High Heeled Warriors - Why Wonder Women Deserves Better
Beth Vest
/ Categories: Taking Liberties

High Heeled Warriors - Why Wonder Women Deserves Better

In a perfect world where a superhero's ability is not measured by the height of her heels and the strength of her push-up bra.

Wonder Women as a concept deserves more respect from her artists. As a swords-women of some years experience, it has always seemed to me that female superheros are never properly attired for battle.

 

Ladies, imagine, if you will, you are fighting for your life. Now, imagine that same fight after putting on a strapless bathing suit, some high heels, and letting your hair down. Add a hazardous pointy tiara for flourish; its a recipe for defeat.

 

The notion the female superheros are at all time attired in the style of a swimsuit model, afflicts superhero fiction's strongest, and most visible female members. Sex sells, even when it means your own hair can be used as a weapon against you. Strong anti-hero women of dark evil and revenge are no exception either. Think Vampirella (my personal favorite since childhood), and Cat Women; all wrapped up in barely there lingerie, ready to lash out and kick some butt.

 

The problem with this imagery is that a true warrior bears almost no resemblance to the smooth skinned, hair model super heroes we commonly see depicted in female superhero art and entertainment. They are strong, they are fierce, and no doubt skilled, but hobbled by exposed vital organs, push-up bras, and bad shoes. They are often seen standing in sexually suggestive poses as they prepare to fight. Why does this image persist as the definitive model of female superhero perfection? It is the superhero version of foot-binding and female circumcision; designed to impose a false standard of beauty and virtue while also incapacitating a woman and diminishing her abilities. What makes this dynamic so appealing?

 

Ask any real swords-woman, MMA fighter or soldier and you will get a full analysis of exactly what protections are necessary for engaging combat. None of those description will involve high heels or bustiers. Reflecting on the recent Rousey vs Nunes fight, neither of these tough fighters would fit the mold of the female superheros seen in popular comics and art. With their hair bound up in less than stylish arrangements, red-faced, sweaty, bleeding, and with old scars and uneven faces and body parts from past broken bones, these women represent what a real female warrior should look like.

 

Even today a look back at the woman warriors of Athens renders sexualized interpretations of women astride horses, meeting violent, untimely deaths reduced to an allegory for an expression of sexual frustration. In the original Amazon myths, from which Wonder Women hails, legend has it that they cut off their right breasts to be more effective archers, so much the ol' bustier.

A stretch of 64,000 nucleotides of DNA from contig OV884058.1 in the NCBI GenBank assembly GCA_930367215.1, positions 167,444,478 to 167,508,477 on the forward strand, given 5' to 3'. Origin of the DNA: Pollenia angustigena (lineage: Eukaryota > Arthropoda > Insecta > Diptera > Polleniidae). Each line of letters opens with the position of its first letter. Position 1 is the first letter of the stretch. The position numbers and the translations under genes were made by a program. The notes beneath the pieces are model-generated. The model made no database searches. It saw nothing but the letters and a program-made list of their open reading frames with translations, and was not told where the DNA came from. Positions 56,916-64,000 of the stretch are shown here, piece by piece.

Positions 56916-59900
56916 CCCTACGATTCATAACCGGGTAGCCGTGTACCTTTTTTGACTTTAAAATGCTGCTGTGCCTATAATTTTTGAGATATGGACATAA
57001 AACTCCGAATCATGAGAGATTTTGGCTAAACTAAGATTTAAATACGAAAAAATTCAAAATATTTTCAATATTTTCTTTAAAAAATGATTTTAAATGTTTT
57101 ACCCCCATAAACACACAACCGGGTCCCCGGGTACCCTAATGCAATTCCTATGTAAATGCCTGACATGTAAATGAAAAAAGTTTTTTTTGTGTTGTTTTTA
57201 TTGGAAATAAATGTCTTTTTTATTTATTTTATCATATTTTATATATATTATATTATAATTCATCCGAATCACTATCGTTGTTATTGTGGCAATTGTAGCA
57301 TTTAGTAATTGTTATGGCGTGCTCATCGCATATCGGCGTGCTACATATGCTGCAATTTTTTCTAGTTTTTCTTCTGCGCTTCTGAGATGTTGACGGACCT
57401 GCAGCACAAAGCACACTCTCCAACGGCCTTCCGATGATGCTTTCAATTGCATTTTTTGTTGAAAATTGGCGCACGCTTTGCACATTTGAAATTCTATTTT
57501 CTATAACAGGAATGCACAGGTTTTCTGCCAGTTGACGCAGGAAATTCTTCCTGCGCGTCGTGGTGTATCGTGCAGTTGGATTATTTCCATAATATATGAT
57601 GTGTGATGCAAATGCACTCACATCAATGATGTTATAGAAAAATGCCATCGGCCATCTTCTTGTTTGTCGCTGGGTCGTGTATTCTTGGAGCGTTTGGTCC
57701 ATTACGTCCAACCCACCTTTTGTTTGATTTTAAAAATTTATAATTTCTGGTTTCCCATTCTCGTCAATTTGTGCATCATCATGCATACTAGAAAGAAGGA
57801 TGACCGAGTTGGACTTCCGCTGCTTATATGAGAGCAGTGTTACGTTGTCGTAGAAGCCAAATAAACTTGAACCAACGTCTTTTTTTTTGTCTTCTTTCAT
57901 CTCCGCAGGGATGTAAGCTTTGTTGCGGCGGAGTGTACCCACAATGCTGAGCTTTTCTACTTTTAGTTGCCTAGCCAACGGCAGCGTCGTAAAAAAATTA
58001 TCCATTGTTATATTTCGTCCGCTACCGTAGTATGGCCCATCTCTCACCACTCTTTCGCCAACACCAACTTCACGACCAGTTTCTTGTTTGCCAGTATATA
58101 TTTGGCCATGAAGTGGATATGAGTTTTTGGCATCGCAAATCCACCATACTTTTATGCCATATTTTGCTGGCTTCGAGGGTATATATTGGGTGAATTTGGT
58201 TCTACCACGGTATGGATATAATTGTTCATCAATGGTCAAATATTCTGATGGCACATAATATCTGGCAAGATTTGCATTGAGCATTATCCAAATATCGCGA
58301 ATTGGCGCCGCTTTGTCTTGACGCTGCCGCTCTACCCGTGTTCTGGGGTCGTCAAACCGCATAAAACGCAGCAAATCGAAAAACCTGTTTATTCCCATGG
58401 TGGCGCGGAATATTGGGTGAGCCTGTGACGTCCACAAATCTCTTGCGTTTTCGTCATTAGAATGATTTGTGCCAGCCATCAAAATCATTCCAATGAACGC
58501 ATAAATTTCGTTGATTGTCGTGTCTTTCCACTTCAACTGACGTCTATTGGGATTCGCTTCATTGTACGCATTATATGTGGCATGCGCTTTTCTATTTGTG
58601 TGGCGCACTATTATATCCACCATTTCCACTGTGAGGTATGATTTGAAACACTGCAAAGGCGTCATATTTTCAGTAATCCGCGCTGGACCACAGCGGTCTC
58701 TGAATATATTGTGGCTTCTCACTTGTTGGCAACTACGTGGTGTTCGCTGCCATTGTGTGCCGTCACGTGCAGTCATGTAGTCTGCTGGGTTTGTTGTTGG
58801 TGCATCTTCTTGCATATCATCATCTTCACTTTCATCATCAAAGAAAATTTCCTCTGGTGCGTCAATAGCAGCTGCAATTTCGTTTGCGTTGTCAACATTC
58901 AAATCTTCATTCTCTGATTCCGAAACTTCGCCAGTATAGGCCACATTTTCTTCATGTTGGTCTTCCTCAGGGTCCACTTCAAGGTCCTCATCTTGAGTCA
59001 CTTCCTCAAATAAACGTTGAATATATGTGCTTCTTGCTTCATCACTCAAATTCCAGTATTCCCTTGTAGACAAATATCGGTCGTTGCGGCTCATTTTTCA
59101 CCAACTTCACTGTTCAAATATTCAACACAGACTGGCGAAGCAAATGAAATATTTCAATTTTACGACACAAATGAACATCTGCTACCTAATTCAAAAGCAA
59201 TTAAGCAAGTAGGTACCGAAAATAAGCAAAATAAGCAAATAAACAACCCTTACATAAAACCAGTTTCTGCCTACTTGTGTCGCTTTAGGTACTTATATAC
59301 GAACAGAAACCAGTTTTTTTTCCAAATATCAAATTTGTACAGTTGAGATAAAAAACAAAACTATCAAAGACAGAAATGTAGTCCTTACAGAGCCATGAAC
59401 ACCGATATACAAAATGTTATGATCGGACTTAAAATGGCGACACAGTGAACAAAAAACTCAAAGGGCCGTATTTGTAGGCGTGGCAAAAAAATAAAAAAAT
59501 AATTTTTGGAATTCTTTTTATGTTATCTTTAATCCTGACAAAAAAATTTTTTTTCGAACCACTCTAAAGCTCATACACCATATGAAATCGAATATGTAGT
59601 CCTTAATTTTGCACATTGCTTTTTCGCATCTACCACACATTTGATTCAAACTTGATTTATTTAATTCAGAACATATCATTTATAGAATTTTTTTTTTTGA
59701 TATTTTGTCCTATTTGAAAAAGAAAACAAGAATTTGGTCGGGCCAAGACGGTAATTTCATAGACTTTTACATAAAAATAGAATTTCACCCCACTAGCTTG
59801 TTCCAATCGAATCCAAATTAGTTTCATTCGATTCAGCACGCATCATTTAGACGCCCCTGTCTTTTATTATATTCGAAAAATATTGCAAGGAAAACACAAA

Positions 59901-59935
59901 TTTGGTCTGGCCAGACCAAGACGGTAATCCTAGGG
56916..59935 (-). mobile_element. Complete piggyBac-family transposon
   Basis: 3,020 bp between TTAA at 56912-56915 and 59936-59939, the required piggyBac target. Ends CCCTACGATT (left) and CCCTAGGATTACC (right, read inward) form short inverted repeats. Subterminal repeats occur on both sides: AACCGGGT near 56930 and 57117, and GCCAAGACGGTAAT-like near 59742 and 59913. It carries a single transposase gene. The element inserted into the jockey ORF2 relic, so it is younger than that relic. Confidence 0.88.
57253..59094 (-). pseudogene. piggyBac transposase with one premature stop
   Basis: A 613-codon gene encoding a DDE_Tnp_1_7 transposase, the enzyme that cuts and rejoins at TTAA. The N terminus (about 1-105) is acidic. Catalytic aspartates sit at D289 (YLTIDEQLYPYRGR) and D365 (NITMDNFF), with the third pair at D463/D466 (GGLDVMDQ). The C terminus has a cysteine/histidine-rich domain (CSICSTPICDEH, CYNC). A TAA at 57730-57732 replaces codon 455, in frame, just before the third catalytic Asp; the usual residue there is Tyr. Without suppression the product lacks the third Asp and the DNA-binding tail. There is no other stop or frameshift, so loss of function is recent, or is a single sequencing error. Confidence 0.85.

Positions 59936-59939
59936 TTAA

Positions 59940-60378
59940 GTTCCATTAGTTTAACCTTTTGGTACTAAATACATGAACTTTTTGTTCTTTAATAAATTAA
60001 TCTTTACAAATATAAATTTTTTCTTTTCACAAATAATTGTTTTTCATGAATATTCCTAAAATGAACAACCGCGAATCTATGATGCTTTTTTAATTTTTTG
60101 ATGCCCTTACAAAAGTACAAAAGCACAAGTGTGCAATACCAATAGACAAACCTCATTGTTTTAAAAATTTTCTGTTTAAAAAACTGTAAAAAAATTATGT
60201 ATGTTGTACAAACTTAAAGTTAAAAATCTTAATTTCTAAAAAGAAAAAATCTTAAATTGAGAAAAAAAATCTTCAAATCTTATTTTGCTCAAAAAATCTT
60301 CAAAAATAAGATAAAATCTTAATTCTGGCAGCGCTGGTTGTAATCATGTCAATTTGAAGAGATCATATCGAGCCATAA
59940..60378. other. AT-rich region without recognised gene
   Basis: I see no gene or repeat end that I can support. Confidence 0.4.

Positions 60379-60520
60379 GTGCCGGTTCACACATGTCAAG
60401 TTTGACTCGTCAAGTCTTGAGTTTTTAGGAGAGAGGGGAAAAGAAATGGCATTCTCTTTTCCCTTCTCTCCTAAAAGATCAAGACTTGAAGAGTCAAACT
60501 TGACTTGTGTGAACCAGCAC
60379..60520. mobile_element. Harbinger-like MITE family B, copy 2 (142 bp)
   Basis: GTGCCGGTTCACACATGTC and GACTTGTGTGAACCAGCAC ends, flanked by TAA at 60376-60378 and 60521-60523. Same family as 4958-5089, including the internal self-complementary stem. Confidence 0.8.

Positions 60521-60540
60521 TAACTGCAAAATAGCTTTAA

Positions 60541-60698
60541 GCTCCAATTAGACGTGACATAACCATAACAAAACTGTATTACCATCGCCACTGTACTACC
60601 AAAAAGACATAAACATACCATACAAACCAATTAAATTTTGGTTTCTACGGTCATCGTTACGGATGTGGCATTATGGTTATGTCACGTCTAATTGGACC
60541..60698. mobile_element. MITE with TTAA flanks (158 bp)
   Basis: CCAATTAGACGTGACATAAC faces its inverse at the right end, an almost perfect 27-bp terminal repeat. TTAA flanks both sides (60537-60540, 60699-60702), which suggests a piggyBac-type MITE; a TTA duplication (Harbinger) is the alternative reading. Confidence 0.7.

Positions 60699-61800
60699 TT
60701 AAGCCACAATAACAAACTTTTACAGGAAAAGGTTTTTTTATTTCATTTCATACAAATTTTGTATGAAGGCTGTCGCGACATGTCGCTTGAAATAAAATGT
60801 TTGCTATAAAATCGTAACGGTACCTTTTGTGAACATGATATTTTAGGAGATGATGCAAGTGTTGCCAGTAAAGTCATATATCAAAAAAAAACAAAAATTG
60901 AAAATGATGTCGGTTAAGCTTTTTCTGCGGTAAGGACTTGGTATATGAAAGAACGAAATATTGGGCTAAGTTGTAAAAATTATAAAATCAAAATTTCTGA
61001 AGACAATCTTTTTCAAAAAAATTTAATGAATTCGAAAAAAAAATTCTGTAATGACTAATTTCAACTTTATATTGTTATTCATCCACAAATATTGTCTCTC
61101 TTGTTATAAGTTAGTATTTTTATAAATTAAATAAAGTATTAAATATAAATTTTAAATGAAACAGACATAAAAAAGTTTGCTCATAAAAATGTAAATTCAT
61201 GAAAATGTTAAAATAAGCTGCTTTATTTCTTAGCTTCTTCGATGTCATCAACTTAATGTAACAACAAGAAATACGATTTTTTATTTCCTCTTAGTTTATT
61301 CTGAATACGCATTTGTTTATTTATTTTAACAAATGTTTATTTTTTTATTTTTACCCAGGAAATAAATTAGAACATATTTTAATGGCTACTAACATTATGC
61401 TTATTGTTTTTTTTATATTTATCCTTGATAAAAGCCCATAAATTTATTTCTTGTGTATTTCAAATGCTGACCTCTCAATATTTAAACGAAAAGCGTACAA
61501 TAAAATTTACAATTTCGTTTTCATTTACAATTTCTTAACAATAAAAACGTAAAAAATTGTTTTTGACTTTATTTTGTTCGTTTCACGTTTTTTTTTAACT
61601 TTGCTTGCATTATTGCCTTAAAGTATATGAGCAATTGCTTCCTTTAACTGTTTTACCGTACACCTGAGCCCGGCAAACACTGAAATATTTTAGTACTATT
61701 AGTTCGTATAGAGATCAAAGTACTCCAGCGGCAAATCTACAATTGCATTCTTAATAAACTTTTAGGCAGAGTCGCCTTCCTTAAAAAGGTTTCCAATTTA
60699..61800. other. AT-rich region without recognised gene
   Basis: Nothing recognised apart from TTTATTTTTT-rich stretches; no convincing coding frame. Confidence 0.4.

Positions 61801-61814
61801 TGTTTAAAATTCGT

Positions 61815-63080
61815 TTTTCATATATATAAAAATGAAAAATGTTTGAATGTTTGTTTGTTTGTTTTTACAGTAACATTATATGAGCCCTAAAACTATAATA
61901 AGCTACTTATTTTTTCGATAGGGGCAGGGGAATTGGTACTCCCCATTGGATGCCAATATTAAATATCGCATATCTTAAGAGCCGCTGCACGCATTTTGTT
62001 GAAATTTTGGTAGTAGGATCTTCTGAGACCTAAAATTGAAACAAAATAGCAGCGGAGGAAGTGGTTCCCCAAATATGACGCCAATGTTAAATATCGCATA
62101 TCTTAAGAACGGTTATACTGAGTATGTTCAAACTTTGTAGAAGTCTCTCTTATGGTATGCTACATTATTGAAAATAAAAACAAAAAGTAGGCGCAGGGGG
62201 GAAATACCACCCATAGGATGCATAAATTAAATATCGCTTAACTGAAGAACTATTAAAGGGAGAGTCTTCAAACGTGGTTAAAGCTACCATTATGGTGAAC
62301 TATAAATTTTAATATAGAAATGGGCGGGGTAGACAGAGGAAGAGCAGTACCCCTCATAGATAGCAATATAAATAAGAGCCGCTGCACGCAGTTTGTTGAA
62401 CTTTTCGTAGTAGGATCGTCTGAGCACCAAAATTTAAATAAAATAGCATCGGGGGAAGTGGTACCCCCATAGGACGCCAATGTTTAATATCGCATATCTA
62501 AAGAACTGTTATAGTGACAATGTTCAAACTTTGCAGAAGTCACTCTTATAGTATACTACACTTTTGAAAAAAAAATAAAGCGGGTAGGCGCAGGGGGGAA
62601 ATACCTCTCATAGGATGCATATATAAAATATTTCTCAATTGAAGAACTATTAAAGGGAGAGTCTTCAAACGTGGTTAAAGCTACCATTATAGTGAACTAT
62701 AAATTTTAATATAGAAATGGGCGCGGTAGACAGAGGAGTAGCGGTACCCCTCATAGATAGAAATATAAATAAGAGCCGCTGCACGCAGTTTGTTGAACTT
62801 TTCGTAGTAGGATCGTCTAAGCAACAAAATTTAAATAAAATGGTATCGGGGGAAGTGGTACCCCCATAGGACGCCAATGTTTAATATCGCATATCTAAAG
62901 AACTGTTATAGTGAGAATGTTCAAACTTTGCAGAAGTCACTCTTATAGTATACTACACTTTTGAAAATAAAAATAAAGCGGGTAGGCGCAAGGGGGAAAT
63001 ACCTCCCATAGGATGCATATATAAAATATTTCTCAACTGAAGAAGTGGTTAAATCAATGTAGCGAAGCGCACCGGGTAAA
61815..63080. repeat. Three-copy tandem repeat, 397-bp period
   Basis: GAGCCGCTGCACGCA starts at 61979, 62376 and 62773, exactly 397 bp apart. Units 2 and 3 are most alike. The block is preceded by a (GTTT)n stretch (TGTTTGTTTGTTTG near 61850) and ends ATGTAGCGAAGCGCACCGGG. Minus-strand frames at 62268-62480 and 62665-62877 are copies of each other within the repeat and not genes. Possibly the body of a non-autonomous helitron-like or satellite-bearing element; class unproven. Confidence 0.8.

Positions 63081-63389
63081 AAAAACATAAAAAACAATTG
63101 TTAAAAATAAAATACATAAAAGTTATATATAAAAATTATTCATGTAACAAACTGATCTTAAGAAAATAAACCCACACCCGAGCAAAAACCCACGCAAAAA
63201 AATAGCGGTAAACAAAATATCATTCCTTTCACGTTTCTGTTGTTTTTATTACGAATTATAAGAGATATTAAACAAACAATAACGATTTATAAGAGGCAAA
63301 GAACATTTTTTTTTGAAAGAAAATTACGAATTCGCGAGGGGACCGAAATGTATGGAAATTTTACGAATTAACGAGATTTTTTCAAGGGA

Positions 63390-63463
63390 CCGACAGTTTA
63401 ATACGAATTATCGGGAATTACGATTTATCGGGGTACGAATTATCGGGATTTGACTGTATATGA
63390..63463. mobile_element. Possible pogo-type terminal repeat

For a more modern take, there is now a new, more edgy female anti-superhero. Harley Quin, born of domestic abuse, but never able to escape it, has become quite the popular figure. She too bears the trademark barely there outfits, and seems to have ditched any insight or common sense that she might have gleaned over the course of earning her PHd. Even a women of letters cannot dress properly for combat, and this one has the added bonus of romanticizing domestic abuse. It's almost as if no women could possibly be this edgy and cool without having first been damaged beyond repair by a strong male villain. This is designed to give a false sense of strength to dependency, a favorite technique of the new patriarchy.

 

Wonder Women's own journey as sex symbol in popular culture has undergone several changes in her media career. As a character, she was softened up in the 1960s – 1970s to appeal as much to boys as to girls. The market strategy makes some sense, if your primary market is male oriented, but fast-forward to the post-modern feminist era where girls and women are encouraged to be tough and push the boundaries of gender identity and it would seem that some equal opportunity in the imagery of women warriors might be in order. It will be an exciting development when we start seeing female superheros who more closely match reality in today's climate where women are successful in all manner of combative experiences from sports to careers.

 

And so the trend continues. There is nothing wrong with the free-market pursuit of what sells, and obviously sexualized versions of female warriors have been popular for centuries. But, as we make progress as a culture that accepts women as strong and equal players, even on the battlefield, it will hopefully sweep aside the vision of warriors in high heels and bustiers.

 

One day, I hope we see a world where a superhero's ability is not measured by the height of her heels and the strength of her pus-up bra. I think Wonder Woman deserves better.

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